If you’ve never heard of franking credits, chances are you’ve never invested in shares. If you have, then you’ll know why it’s creating so much debate at the moment. The system of franking credits — also known as dividend imputation — benefits millions of Australian shareholders. That’s why any proposed change to the system poses a risk for your wealth.
If you’ve invested in the stock market before, you’ll probably need no introduction to how franking credits work. But it’s worth revisiting how this system works if you want to understand why it’s such a big issue, and how investors use it improve their investment portfolio and wealth.
How franking credits prevent double taxing of company profits
The Hawke-Keating Labor government introduced franking credits in 1987 in a bid to prevent double taxing which had, up to then, forced both companies and shareholders to pay tax on their earnings.
Before the introduction of the law, companies had dividend payouts to shareholders taxed at the corporate rate of 30%. Investors who received these dividend payments would pay an additional tax at their standard income tax rate (as a quick reminder, a dividend payment refers simply to the money that a company decides to give back to shareholders from its annual profits).
Prior to the introduction of the franking credits system, if you’d received a dividend payment from a company in which you owned shares, you had to pay tax on those earnings. And it wouldn’t matter if the company had already paid corporate taxes on their profits. Your dividend earnings were regarded the same as any other income source you received during the year.
The 1987 law changed all that. Today investors only have to pay the difference between what a company pays in taxes (set at a corporate tax rate of 30% on profits), and their own marginal tax rate. For example, if your income tax rate is 30%, you wouldn’t have to pay any additional taxes because the company you hold shares in would’ve already paid their 30% tax on profits. If your income is taxed at 45% for instance, then you’d only be liable to pay the difference. That means you’d only pay a 15% tax on your dividend payouts, instead of the standard 45% tax rate for any other income.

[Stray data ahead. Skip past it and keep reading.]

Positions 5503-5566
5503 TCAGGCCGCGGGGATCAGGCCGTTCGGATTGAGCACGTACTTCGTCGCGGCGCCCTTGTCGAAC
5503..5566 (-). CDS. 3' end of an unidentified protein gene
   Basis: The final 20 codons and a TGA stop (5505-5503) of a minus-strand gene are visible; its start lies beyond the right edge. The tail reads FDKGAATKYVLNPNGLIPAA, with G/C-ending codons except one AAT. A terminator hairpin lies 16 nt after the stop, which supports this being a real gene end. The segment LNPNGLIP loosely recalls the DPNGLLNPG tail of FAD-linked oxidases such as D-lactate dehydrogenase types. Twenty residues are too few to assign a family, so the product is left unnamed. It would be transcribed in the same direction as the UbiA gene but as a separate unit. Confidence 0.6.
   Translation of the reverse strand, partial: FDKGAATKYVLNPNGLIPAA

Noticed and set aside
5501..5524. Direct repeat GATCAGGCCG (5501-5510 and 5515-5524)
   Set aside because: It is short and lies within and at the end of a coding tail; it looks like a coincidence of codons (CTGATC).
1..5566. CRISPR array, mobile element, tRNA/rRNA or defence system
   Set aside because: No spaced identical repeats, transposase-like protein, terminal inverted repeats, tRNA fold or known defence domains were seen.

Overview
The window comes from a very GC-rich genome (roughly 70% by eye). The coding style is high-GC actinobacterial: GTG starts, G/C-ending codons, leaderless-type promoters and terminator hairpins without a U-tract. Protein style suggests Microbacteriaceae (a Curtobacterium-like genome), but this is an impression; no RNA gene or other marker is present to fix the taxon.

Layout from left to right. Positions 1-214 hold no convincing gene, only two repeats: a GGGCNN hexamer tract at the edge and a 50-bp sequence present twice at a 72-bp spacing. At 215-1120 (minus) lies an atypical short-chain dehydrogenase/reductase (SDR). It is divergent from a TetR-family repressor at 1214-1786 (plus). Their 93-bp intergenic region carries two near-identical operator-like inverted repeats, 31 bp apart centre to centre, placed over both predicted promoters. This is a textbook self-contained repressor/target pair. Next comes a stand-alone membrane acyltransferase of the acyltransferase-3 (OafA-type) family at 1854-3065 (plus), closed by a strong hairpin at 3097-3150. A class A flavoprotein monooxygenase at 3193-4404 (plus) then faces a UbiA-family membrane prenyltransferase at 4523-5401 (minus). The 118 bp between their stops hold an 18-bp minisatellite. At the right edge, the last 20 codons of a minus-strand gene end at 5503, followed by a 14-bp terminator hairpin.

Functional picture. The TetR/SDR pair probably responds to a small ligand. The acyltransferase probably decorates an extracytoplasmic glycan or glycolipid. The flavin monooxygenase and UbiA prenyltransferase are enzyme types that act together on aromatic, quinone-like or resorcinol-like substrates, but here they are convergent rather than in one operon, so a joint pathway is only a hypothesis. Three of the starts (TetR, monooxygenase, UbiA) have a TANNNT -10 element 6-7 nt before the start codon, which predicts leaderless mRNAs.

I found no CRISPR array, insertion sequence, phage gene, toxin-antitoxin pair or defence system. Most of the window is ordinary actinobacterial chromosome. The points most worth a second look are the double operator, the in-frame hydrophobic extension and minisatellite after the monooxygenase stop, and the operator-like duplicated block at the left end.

The franking credits system allows investors to claim a tax credit that amounts to a corporate tax rate of 30%. You can see the immediate benefits of this as a shareholder, because it means that it reduces your tax liability to nothing.
In 2000, a revision to the law made franking credits fully refundable. For example, if you earned less than the tax free income threshold of AU$18,200, not only would you not pay any tax, but you could get franking credits back in full in cash. That made the system an attractive investment strategy, especially for retirees that could manage the amount of income they earned during the year.
Then in 2006 another change to the franking credits system allowed anyone over the age of 60 to earn income on their superannuation without paying any tax on it. That means that if you’re a retiree, you can arrange your earnings to ensure that none of your income is taxable. That would free you up to convert any franking credits into cash at the end of the year.
Why the government wants to reduce franking credit tax breaks